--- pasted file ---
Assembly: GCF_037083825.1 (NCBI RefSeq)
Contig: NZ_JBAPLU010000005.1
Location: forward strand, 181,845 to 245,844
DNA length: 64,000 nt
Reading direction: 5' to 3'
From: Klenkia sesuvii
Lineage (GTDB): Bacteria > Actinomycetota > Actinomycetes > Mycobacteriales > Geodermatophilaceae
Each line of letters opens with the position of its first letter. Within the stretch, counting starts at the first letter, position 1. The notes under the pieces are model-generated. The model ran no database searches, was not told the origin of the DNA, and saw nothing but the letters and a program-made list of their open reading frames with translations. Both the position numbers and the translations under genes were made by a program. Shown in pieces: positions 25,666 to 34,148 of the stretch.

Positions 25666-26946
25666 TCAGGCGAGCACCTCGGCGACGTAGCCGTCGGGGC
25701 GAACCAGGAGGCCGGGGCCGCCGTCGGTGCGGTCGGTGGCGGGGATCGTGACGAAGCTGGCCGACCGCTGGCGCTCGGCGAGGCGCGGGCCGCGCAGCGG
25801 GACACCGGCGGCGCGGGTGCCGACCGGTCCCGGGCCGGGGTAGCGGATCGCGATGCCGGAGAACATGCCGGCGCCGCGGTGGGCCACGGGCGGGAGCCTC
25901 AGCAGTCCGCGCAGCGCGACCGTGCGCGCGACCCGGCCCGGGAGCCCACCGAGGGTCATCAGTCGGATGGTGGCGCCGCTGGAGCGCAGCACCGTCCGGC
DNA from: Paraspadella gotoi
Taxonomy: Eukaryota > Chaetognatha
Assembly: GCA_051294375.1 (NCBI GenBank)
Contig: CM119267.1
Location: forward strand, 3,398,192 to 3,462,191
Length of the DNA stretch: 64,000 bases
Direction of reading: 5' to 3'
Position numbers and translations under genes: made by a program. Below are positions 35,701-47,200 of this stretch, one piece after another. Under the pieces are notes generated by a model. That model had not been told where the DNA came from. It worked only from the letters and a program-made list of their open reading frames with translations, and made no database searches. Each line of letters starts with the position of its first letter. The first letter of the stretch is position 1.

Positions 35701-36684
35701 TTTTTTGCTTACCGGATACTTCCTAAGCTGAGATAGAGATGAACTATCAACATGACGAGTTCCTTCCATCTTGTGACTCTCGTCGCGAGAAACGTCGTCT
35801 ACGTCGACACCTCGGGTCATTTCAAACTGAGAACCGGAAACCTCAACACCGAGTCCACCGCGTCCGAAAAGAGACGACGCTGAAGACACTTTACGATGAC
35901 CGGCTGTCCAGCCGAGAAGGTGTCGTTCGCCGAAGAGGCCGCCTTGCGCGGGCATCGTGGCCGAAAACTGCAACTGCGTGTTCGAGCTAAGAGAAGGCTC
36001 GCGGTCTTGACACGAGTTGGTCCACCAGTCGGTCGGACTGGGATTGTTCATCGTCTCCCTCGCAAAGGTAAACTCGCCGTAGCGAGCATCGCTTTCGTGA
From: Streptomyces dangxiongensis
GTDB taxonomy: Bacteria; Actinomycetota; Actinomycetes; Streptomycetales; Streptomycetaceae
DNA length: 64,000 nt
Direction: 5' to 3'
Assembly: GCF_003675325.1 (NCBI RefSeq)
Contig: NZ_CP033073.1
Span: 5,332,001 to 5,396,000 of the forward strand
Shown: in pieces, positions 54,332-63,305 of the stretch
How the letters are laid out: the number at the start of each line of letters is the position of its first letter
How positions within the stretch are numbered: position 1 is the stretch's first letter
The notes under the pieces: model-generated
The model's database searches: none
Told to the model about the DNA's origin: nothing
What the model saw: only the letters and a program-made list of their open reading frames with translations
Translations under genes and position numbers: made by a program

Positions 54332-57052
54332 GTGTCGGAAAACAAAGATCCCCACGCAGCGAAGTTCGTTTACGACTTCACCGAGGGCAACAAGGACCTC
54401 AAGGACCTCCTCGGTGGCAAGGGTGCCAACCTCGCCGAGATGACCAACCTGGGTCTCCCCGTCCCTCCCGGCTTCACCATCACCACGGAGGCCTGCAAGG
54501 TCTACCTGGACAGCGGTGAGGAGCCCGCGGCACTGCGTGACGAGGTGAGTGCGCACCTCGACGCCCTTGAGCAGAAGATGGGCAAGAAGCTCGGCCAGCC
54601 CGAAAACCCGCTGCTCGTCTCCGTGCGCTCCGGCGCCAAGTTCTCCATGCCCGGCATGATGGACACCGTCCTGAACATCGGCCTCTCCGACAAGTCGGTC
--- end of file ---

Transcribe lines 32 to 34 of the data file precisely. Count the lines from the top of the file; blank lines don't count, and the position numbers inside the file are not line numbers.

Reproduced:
Contig: NZ_CP033073.1
Span: 5,332,001 to 5,396,000 of the forward strand
Shown: in pieces, positions 54,332-63,305 of the stretch